Thursday, April 08, 2010

Eli can retire Part VI - Going where the sun don't shine

Ms. Rabett told Eli to get off his tired old well the bunnies know what, and go where the sun don't shine. So the Rabett dialed up the US EPA responses to challenges to its Endangerment Finding for increasing CO2 concentrations and considered the matter of solar influences

Comment (3-35):
A number of commenters (e.g., 0670) argue that the sun is the primary driver of global temperature changes. Several commenters (3323.1, 4003, 4041.1, 4932.1, and 5158) referred to a new 2009 paper by Scafetta and Willson suggesting that the IPCC used faulty solar data in dismissing the direct effect of solar variability on global temperatures. Commenters also cite other research by Scafetta and others that suggests that solar variability could account for up to 68% of the increase in Earth’s global temperatures. One commenter (1616.1) attributes 0.14°C of the warming since 1950 to increased solar irradiance, and another 25% of warming since 1979, as in Scafetta and West (2006) (3596.1). Another commenter (7031) states that the correlation between solar variations such as sunspots and global climate has been pointed out by several scientists, such as Scafetta and West (2008). A number of specific climate-related regional phenomena have been related by commenters (e.g., 3596.1) to solar variability, such as sea surface temperature, floods, droughts, monsoons, and North Atlantic drift ice.

Response (3-35):
We have reviewed the comments and the literature submitted and have determined that changes in solar irradiance are not a sufficient explanation for recent climate change. The contention that direct solar variability can explain recent warming is not supported by the bulk of the scientific literature. As the TSD notes, the IPCC Fourth Assessment Report estimates that changes in solar irradiance since 1750 are estimated to cause a radiative forcing of +0.12 (+0.06 to +0.30) W/m2, or approximately 5% of the combined radiative forcing due to the cumulative (1750–2005) increase in atmospheric concentrations of CO2, CH4, and N2O (2.30 W/m2 with an uncertainty range of +2.07 to +2.53 W/m2). The natural 11-year cycle of solar irradiance has a magnitude of less than 2 W/m2 at the distance of the Earth—which, once corrected for albedo and distribution over the surface area of the planet, is a magnitude of less than 0.35 W/m2.

In addition, Karl et al. (2009) state that “if most of the observed temperature change had been due to an increase in solar output rather than an increase in GHGs, Earth’s atmosphere would have warmed throughout its full vertical extent, including the stratosphere. The observed pattern of atmospheric temperature changes, with its pronounced cooling in the stratosphere, is therefore inconsistent with the hypothesis that changes in the Sun can explain the warming of recent decades. Moreover, direct satellite measurements of solar output show slight decreases during the recent period of warming.” A number of other recent studies also show results that contrast with the interpretation that solar variability is driving recent warming. Both Lockwood and Fröhlich (2008) and Lean and Rind (2009) show that the solar contribution to warming in recent decades has been small or negative, consistent with the IPCC attribution of most of the warming in recent decades to anthropogenic GHGs.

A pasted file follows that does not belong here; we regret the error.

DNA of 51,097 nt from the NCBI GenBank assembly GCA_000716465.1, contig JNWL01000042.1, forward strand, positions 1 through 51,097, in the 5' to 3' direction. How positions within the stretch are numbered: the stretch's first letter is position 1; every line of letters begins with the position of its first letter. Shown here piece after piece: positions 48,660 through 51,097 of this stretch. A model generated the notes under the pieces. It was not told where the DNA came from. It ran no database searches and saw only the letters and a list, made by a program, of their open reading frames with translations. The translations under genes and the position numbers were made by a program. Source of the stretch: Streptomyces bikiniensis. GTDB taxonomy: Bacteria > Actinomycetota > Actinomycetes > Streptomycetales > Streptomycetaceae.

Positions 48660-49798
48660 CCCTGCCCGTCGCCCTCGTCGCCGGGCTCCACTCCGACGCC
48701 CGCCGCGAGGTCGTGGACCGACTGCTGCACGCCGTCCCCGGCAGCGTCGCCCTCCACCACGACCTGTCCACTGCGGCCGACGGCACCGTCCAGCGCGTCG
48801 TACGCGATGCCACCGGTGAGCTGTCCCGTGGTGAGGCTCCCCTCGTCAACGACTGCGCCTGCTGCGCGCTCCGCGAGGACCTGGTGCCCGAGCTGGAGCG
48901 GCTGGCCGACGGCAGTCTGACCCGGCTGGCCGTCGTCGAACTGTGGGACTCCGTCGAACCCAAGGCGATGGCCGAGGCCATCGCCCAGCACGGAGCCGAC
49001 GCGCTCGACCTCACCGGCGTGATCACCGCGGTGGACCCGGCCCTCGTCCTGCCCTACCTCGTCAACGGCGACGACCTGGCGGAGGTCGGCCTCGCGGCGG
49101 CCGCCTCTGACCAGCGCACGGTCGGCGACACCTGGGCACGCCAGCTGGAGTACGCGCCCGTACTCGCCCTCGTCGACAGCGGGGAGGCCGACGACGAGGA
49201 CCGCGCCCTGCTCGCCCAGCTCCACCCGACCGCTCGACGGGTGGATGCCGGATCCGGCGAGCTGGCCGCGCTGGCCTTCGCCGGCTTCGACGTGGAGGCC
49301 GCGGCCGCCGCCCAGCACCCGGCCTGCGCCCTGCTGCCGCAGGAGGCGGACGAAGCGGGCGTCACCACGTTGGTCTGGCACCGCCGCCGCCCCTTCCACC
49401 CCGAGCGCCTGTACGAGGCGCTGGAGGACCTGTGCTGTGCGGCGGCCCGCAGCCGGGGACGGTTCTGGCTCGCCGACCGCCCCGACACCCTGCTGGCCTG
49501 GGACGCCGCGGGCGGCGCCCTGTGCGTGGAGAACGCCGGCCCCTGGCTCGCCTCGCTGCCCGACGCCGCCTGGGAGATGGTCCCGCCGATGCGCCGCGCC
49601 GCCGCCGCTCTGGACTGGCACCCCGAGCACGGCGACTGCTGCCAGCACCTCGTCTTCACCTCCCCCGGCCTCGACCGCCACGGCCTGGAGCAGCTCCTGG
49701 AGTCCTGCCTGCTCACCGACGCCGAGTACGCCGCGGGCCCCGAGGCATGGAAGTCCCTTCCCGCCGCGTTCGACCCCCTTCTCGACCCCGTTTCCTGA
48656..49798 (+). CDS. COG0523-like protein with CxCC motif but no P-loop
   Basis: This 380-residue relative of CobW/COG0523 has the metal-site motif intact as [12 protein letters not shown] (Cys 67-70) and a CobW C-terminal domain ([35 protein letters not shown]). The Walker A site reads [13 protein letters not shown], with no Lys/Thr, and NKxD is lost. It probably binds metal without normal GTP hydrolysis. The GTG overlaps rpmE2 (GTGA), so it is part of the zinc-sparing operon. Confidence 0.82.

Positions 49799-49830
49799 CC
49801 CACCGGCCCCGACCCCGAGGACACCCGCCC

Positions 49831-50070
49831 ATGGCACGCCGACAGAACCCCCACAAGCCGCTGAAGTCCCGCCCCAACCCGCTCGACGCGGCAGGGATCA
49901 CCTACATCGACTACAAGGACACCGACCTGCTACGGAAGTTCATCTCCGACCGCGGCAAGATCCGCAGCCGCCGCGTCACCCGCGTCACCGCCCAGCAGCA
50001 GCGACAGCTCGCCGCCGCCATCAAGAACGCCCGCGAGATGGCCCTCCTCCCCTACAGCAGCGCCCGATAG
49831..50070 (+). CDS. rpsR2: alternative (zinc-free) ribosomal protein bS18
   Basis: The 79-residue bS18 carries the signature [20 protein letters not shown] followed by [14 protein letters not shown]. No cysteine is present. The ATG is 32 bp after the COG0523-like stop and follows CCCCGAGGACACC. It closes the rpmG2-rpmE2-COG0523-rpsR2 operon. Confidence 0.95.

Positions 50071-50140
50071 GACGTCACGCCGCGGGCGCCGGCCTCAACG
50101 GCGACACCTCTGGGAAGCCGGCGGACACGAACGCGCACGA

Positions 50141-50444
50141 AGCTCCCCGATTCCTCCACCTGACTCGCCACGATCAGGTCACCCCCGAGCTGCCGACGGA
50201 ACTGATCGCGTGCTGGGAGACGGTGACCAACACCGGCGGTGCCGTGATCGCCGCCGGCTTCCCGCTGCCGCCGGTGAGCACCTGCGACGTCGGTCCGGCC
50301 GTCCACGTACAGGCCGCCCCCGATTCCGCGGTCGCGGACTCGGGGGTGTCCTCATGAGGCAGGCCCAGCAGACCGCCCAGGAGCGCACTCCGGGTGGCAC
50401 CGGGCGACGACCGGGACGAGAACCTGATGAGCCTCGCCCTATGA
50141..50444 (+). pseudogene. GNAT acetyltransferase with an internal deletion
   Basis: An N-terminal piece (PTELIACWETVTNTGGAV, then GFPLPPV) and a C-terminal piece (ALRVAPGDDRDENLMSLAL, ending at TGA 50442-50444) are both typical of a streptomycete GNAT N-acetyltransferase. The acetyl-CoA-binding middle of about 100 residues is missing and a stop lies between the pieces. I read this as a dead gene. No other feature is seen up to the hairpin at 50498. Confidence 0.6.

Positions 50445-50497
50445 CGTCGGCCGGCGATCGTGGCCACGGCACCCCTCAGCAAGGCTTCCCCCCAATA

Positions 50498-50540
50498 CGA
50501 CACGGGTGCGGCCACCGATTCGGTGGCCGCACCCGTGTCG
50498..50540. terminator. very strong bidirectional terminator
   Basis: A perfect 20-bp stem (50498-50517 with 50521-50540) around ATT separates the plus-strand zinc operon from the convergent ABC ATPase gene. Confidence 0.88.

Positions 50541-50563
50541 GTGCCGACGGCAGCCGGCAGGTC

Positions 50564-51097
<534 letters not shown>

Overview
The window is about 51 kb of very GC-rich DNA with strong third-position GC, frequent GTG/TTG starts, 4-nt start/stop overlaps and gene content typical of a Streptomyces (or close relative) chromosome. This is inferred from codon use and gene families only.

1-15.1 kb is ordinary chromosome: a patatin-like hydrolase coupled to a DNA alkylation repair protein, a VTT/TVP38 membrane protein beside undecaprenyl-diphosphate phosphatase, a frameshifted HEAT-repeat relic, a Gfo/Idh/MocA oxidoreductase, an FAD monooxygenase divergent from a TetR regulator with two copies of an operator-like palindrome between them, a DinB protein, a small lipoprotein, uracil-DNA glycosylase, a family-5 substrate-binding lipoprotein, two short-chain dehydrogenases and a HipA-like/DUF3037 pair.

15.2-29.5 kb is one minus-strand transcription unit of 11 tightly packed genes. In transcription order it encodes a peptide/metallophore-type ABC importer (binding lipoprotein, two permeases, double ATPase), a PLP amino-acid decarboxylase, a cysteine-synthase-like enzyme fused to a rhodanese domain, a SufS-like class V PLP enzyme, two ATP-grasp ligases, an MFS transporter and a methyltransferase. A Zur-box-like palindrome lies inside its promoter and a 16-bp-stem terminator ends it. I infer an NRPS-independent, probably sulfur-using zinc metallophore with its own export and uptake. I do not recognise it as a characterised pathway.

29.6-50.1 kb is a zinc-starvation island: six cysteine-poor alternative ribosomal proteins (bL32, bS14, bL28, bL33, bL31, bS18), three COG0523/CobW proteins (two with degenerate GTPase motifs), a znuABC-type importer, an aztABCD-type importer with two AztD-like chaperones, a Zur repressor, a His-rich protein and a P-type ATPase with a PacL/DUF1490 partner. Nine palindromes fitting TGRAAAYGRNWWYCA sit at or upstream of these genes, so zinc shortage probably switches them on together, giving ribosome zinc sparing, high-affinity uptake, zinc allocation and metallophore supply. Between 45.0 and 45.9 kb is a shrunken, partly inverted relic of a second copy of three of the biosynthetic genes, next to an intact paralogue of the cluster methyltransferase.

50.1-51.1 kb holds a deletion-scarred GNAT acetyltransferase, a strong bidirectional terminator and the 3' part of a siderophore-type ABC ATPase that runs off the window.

The attribution of components historical climate change to solar activity involves a number of issues. The first is the actual reconstruction of historical solar activity: even for the last three decades there is some controversy, as is evident in the differences between Scafetta and Willson (2009), which uses a total solar irradiance composite from the Active Cavity Radiometer Irradiance Monitor (ACRIM) analysis of satellite data, and Lockwood and Fröhlich (2008), which uses a composite based on the Physikalisch- Meteorologisches Observatorium Davos (PMOD) analysis of satellite data. These two composites don’t even agree on the sign of the solar irradiance trend over this time period.

Lockwood and Frolich analyze both datasets and find that the ACRIM dataset is inconsistent with methods of historical reconstructions that have shown correlations between historical solar activity and climate. Krivova, Solanki, and Wenzler (2009) also find no evidence of an increase in total solar irradiance (TSI) from 1986 and 1996 using an analysis based on magnetograms. Scafetta and Willson, on the other hand, claim that the PMOD approach requires a correction of the data from the earth radiation budget (ERB) system on the NIMBUS7 satellite, and this correction has been rejected by one of the scientists on the NIMBUS team (D.V. Hoyt, personal communication to Scafetta, 2008). Neither dataset shows an increase of solar irradiance between the minima of 1986 and 2008, which would be required in order to explain warming over that period.

Therefore, reconstructions of recent solar variability do not agree, but in one case show no trend, and in the case of the Lockwood and Fröhlich reconstruction the solar contribution during this period would have been a cooling, not warming, influence.